PS - it's a goddamn metafor.


#5286933 c++ should nested switch statements be avoided?

Posted by irreversible on 14 April 2016 - 04:16 PM

Just because one can, does not necessarily mean one should.


#5286186 Question just to clarify my game structure

Posted by irreversible on 10 April 2016 - 02:41 PM

For startes, there's no "correct" way to do something most things. As a game developer there are three things you want:

 

  • stable code (meaning no crashes)
  • [decently] fast code (meaning it hits your FPS target)
  • and good gameplay (meaning your game is responsive and fun to play)

How you go about it, is in many cases irrelevant. Unreal Engine is one of the more popular game engines right now and just look at the treatment it gets when you brush away the flashy top soil. Despite its popularity it's not their way or the highway. And it will never be :).

 

That being said, what you really want to achieve is for your code to do what you want it to do. If it does that and the above three points are covered, then move on. Come back to it if you feel it's not quite what you want or you get a better idea how to do it. If the code doesn't do what you need it to, then analyze it further and try to figure out why it doesn't do that. Notice that the stress here is on what you want it to do :). That's because it's your game and the question you posed cannot really be answered by anyone else.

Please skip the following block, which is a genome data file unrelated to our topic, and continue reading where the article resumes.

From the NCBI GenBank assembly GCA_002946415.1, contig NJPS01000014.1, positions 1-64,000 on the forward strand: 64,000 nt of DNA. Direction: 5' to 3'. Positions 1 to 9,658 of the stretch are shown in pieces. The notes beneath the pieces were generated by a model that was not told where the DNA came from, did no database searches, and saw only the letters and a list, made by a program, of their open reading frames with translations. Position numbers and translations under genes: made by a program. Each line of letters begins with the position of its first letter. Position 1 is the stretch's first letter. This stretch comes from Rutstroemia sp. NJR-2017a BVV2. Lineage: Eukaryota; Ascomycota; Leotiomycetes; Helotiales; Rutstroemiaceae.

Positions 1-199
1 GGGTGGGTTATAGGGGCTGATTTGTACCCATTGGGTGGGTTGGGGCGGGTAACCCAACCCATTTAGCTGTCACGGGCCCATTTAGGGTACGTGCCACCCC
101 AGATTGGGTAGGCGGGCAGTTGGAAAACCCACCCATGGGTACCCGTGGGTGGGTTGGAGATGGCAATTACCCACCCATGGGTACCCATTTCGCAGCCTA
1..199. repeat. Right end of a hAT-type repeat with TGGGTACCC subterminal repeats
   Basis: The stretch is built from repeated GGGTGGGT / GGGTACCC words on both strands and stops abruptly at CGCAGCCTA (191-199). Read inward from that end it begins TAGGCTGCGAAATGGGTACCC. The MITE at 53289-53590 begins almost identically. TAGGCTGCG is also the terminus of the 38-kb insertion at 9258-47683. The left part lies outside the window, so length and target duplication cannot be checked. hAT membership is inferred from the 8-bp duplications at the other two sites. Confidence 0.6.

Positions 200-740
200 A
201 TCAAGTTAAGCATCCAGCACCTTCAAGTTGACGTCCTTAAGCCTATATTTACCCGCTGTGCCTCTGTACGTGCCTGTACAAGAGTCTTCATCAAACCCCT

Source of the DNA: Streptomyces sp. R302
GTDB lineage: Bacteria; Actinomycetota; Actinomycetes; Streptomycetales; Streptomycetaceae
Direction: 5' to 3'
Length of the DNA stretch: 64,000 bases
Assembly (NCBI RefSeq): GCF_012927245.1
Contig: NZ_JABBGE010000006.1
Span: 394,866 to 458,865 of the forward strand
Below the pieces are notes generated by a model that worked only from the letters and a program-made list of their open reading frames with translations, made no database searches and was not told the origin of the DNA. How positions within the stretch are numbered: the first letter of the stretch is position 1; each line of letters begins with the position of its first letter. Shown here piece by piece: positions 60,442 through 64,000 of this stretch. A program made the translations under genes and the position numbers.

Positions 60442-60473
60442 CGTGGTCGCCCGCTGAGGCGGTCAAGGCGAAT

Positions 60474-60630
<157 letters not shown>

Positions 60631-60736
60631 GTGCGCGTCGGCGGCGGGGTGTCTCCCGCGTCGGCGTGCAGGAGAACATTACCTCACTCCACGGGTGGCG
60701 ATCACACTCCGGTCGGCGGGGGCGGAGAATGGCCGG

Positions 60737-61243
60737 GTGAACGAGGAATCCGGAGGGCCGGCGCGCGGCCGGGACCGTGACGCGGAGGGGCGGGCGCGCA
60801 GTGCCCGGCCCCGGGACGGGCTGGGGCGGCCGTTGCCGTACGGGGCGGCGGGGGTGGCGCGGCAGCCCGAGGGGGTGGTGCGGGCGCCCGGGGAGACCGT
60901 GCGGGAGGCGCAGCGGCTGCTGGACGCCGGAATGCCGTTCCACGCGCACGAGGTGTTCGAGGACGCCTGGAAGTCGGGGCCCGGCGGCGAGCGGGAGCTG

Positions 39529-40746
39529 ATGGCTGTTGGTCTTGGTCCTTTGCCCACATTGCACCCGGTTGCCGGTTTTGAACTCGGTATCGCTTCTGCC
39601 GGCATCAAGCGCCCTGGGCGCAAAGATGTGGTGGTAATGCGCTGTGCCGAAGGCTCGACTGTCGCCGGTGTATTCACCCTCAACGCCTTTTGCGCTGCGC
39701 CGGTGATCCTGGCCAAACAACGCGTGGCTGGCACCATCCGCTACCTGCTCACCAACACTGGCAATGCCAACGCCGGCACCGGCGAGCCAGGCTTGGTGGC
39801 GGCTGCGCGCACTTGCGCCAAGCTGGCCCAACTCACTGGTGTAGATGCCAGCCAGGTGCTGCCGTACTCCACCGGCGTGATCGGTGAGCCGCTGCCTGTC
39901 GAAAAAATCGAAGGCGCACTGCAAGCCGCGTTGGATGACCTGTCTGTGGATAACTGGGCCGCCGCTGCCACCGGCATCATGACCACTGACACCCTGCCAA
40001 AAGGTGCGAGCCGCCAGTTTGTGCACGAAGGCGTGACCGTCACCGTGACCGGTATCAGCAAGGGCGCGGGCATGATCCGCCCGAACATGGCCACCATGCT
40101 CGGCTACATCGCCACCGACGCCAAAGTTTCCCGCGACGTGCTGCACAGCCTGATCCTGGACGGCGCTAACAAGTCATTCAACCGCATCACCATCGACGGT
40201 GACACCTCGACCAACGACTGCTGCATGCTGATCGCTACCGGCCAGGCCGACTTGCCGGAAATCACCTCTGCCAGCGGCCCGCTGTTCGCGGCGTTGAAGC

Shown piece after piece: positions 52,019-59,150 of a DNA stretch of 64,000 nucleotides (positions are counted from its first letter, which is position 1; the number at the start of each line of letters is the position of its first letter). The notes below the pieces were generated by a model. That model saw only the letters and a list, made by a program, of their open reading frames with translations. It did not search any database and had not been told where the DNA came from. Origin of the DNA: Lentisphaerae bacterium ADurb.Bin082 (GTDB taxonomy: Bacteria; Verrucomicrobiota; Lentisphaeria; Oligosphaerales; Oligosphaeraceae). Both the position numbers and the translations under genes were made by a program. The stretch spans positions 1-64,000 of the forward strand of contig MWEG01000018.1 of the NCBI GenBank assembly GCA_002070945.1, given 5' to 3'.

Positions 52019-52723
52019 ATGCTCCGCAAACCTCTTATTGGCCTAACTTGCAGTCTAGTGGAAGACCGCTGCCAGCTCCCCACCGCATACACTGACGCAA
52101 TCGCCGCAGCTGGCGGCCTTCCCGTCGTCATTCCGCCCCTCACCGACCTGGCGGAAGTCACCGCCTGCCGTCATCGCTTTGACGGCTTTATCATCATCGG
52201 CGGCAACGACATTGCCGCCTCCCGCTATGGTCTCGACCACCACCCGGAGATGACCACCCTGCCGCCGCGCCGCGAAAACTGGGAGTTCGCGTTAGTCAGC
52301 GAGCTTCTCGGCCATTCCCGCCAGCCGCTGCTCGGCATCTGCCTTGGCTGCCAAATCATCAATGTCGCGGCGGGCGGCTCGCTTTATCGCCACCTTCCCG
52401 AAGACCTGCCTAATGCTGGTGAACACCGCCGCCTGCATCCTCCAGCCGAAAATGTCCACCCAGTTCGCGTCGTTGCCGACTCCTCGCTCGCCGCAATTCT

I could make remarks about the redundant comment and the superfluous else case, or the fact that you call a rectangle your player, who is a rectangle (which might be perfectly okay depending on what your game is - especially if your player is a rectangle) or the fact that you have a typo on the line "if(k == e.VK_J && damageDetected = true)". But at the end of the day none of that would be answering your question :).




#5285792 Should getters and setters be avoided?

Posted by irreversible on 08 April 2016 - 07:45 AM

Like Samoth said, while in many (or in my experience, most) cases it results in bloat and overengineering, using getters and setters is, in some cases, necessary. I personally use them only ever so occasionally when I am absolutely sure that is the type of encapsulation I need. Basic getters and setters do not provide thread safety, they do not result in cleaner code and in my perspective they do not provide too much safety in the way of accidentally writing into a raw member variable. Unless... you have a reason to classify access to these member variables, that is.